First, the good news. Pope Francis is already showing himself to be a winsome, endearing and inspiring successor to St. Peter. His trip to Brazil catapulted him to rock-star status, with his care for the poor and the dispossessed, his willingness to engage the throngs with little regard for his security and even with his crowd-pleasing offer of a song on the guitar. This is no formal and aloof bishop but rather a man of and for the people. Justice is on his mind and his lips.
But it was a question he was asked on the flight back to Rome, about homosexuality, that has come to define the trip and has sparked hope that the Roman Catholic Church might be softening its stance on being gay. (Even using the word gay, which Francis did in English while otherwise speaking Italian, is unprecedented for a Pope.)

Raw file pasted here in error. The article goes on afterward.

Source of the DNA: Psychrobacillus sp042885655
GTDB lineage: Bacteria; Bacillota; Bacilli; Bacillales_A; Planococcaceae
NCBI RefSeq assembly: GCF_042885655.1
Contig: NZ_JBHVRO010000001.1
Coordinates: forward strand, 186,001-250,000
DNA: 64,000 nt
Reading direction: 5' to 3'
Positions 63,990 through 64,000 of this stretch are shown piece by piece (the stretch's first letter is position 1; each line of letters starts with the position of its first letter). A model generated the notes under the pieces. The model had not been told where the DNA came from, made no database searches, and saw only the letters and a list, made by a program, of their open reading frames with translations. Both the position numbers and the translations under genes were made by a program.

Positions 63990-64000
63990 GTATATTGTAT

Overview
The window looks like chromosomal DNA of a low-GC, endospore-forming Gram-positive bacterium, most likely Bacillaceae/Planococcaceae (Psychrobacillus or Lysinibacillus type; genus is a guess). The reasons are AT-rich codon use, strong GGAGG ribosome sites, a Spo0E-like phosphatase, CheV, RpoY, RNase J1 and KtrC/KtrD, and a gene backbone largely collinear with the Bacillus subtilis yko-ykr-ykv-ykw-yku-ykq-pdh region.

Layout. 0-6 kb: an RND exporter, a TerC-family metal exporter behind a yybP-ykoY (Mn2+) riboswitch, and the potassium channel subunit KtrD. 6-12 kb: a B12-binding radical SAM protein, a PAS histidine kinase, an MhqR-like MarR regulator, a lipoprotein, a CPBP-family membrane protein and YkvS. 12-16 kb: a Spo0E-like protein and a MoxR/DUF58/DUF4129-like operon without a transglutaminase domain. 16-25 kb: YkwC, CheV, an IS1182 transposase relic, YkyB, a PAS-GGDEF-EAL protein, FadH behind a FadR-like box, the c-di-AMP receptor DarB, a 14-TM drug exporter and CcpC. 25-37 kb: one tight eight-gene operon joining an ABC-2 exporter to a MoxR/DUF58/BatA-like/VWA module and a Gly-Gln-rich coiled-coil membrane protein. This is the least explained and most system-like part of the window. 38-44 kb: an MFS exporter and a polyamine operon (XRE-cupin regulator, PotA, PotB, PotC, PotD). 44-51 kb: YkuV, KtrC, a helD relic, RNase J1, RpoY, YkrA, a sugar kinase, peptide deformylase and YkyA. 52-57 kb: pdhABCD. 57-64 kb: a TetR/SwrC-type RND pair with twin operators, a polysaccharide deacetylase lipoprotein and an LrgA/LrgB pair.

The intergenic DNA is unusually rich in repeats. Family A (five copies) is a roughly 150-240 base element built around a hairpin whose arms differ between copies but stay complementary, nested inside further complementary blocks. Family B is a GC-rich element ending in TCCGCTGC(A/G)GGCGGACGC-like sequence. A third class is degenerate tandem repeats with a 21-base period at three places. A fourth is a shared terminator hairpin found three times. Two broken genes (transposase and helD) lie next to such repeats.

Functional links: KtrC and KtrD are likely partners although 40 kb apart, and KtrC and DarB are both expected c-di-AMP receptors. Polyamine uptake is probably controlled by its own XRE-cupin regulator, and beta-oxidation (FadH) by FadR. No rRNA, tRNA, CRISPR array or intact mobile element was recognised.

Is there anything new in what he had to say? Well, yes, in terms of tone. And this is no small thing. Francis’ immediate predecessors called homosexuality an “intrinsic moral evil” and branded homosexuals as “intrinsically disordered.” Instead of mirroring those blanket condemnations, Francis offered kindness and compassion. Then, in an act of genuine humility, he asked, “Who am I to judge?” It is telling that this rhetorical question got so much attention, since Jesus, who Christians believe was the perfect revelation of God, warned, “Judge not, that you be not judged.” Yet previous Popes have shown no hesitation in being judgmental about homosexuality. This change in tone is significant.